Greenon Local School District received an overall grade of “D,” on their 2018-19 state report card, but district officials say “the total picture of our district is not a single letter grade.”
The district wanted to take time to review the grades — released in September — before commenting on them.
Greenon was the only district in Clark County to receive an overall grade of “D,” making it the second-lowest scoring district in the county behind Springfield City School District, which received an overall grade of “F.”
The overall grade is a drop from the district’s 2017-18 grade, in which the district received an overall grade of, “C.”
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Superintendent Brad Silvus said the district grade slipped simply, “because enough of the areas were not met at the state’s expected level.”
Each school and district received a report card with an A through F grade in mid-September, at which time the district said they could not comment on the overall grade and, “needed more time to review report card data.”
More than half of each school’s overall grade depends on how students perform on state tests each spring. Six factors are nearly evenly weighted — achievement, progress and “gap closing” on state tests, plus graduation rates, improving in K-3 reading and a “prepared for success measure based on high school accomplishments.
Greenon’s grades fell in three out of the six factors from last year to this year’s report card, including progress (from a D to an F), “gap closing” (from a B to a C) and graduation rate (from an A to a B).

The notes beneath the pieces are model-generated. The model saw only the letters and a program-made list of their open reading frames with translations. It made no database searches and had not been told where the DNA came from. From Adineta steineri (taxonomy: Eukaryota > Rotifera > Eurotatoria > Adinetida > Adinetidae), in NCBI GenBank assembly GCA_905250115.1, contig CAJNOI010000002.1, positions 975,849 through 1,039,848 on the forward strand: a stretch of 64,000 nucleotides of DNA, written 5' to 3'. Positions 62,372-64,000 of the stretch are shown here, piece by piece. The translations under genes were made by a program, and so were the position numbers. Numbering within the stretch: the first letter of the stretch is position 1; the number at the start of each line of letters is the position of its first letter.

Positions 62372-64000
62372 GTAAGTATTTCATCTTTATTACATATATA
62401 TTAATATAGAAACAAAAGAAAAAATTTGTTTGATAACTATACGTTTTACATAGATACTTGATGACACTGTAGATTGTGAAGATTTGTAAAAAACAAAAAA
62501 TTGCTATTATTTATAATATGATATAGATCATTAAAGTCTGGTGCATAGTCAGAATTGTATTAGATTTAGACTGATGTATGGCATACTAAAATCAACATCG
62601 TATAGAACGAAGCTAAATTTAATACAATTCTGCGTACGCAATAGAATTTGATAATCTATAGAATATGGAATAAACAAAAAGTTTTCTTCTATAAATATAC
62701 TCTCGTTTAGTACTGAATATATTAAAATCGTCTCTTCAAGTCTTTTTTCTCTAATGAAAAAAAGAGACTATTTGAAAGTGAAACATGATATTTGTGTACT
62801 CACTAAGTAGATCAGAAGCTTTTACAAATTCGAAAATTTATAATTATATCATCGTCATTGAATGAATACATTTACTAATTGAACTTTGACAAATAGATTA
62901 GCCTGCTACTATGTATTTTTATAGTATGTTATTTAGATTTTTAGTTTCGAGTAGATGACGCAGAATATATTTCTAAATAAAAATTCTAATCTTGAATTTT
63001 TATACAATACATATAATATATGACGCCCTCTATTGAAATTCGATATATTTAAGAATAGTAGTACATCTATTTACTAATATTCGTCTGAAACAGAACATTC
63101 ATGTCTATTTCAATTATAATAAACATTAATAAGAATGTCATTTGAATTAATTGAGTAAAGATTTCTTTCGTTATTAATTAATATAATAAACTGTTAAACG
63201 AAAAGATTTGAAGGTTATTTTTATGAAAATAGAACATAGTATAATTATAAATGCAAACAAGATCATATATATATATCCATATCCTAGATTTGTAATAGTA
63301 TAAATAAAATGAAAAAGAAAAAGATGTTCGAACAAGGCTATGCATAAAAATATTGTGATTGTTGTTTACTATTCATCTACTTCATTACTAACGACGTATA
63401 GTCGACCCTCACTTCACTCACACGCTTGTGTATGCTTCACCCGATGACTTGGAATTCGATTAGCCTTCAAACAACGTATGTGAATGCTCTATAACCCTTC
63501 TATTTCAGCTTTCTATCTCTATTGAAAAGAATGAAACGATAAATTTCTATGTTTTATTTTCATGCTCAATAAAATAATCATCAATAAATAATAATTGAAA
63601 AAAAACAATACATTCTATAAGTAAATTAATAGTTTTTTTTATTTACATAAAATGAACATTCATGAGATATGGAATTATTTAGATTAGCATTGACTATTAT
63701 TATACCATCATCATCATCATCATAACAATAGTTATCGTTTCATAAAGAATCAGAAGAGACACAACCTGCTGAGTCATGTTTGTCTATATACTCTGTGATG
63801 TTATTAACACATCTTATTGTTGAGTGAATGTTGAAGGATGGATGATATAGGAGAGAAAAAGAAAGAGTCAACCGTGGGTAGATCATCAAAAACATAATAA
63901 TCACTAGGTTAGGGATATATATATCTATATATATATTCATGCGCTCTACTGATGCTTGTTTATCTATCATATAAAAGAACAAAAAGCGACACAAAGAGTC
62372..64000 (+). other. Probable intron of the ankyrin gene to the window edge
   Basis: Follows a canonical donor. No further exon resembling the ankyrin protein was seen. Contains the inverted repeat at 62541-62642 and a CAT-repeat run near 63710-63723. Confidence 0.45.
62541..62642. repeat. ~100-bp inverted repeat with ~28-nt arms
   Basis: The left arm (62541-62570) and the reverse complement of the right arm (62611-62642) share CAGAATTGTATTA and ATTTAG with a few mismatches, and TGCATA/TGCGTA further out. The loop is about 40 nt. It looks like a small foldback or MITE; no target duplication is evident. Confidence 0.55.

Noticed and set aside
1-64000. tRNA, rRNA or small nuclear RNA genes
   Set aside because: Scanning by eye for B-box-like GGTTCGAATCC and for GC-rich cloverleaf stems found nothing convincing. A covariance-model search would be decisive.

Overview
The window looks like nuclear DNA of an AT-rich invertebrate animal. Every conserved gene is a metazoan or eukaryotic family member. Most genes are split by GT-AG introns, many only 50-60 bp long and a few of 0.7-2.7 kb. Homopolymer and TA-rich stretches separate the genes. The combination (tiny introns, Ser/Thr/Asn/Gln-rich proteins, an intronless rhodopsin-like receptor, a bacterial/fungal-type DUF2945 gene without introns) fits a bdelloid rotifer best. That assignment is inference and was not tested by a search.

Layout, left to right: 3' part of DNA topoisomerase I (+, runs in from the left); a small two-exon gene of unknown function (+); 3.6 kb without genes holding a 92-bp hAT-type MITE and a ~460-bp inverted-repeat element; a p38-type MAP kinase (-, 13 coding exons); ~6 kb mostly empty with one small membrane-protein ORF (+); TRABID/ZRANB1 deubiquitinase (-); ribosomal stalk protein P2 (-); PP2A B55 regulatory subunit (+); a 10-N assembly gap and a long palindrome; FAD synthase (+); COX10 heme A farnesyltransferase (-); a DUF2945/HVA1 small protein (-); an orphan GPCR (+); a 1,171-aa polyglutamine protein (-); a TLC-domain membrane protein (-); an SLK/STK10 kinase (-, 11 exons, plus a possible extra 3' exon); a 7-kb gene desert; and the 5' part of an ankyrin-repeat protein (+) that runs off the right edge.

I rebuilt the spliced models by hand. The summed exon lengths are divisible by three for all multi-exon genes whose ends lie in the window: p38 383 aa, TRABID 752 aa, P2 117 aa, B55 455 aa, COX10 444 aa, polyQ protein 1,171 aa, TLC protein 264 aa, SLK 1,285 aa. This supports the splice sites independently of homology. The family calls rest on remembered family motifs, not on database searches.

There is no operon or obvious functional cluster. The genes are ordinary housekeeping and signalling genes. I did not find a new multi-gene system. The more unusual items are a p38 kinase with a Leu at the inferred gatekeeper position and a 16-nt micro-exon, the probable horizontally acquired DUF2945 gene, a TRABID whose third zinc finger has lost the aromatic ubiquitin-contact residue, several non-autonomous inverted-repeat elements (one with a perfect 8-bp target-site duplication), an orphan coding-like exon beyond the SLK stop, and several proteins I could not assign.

Silvus said the grading system tries to give a single grade for “many areas.”
“These areas are calculated very complexly. So much so that it takes a 30-plus page document to explain the areas,” Silvus said. “It is not a valuable way to show what is going on in any school district.”
The report card is not a complete or accurate reflection of what is happening in Greenon, “or any other school,” Silvus said.
“The report card is useful as one of many tools that can provide information to help guide decision-making in our district,” Silvus said. “We value it as data that can help us continue to offer our students a well-rounded education that prepares them for successful futures, just as we value the many other tools we use to measure outcomes.”
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Silvus said while the district can “always learn from data and will continue to work to enhance the education we offer to our students based on a variety of factors,” the district will continue to focus on preparing students for success after school.
“Our focus is on preparing our students not just for success on one day of state tests but for a successful life after they leave Greenon schools,” Silvus said. “We will continue to use the state testing data as a tool to help us achieve that goal, but the definition of student success is much more than one test score.”
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